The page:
Synthesizing political, anthropological and psychological perspectives, this book addresses the everyday causes and appeal of long-term involvement in extreme political violence in urban Pakistan. Taking Pakistan's ethno nationalist Mohajir party, the Muttahida Qaumi Movement (MQM) as a case study, it explores how certain men from the ethnic community of Mohajirs are recruited to the roles and statuses of political killers, and sustain violence as a primary social identity and lifestyle over a period of some years. By drawing on detailed fieldwork in areas involved in the Karachi conflict, the author contributes to understandings of violence and updates the current situation of social and cultural change in Karachi, which is dominantly framed in terms of Islamist radicalization and modernization. In her examination, governance and civil society issues are integrated with the political and psychological dimensions of mobilization processes and violence at micro-, meso- and macro- levels.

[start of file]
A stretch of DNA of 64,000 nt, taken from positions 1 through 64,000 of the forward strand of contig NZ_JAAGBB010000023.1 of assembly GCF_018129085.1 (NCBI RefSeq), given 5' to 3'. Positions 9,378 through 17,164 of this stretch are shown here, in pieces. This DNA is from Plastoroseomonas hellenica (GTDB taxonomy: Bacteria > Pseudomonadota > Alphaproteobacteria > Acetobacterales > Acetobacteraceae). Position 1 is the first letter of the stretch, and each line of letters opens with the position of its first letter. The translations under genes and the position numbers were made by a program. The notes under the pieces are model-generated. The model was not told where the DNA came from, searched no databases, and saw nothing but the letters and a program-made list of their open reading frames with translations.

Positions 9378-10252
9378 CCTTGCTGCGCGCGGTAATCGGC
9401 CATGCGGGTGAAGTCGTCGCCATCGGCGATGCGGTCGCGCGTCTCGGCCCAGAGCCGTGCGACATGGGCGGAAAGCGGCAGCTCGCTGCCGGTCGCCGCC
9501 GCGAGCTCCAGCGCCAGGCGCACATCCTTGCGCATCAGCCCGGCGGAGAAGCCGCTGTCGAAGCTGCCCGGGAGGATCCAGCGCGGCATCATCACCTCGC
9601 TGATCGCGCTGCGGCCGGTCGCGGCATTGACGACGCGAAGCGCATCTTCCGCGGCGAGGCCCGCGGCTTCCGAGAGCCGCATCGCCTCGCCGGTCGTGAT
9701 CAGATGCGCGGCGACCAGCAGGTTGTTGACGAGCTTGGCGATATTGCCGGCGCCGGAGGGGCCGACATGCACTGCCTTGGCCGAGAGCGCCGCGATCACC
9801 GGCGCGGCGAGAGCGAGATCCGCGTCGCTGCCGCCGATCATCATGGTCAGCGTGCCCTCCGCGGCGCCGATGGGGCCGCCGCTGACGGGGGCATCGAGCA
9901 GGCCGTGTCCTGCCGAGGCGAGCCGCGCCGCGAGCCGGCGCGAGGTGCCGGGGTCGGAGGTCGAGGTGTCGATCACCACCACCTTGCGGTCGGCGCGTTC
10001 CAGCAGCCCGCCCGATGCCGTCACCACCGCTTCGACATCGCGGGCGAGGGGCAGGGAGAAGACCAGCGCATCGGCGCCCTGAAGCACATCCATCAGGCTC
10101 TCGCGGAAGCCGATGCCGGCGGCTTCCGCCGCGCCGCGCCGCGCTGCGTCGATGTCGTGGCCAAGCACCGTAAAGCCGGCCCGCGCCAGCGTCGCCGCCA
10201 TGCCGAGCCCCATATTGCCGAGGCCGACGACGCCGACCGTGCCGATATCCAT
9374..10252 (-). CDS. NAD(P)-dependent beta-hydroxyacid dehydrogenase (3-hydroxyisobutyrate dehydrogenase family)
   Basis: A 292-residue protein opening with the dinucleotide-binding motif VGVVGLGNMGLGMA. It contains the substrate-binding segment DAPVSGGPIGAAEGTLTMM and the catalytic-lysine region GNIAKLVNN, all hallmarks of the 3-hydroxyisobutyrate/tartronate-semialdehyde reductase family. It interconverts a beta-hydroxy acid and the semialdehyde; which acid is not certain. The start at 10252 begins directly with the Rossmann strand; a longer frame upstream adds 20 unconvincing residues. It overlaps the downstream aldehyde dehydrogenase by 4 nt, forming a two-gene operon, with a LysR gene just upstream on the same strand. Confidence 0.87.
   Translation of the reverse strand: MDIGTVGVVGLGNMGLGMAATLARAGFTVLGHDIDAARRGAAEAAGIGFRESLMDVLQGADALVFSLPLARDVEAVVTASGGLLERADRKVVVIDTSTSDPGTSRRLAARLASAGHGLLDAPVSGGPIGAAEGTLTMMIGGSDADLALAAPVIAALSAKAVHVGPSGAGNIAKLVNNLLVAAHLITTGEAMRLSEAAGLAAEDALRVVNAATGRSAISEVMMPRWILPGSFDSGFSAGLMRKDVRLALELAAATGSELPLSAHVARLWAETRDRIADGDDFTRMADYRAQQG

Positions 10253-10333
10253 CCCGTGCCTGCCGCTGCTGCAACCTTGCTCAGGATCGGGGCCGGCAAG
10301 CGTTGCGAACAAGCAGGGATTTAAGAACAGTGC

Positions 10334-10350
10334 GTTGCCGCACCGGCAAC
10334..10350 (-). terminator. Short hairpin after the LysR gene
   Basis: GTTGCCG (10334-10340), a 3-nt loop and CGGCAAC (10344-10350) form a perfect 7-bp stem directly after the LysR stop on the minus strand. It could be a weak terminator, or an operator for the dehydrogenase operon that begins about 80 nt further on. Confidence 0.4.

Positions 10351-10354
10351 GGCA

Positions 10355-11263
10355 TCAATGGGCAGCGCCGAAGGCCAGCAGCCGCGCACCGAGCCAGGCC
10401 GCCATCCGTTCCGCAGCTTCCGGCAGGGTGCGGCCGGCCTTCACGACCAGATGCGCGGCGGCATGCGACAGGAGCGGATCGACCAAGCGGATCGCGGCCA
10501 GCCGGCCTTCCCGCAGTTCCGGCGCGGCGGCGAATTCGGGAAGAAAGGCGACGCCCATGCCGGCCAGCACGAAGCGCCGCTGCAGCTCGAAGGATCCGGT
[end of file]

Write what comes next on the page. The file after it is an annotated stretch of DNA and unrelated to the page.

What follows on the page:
This book injects a critical and innovative voice into the ongoing debates about the nature and meaning of radicalization and violence, as well as the specific implications it has for similar conflicts in Pakistan and the developing world.
Nichola Khan is a Lecturer in the School of Applied Social Science at the University of Brighton, UK.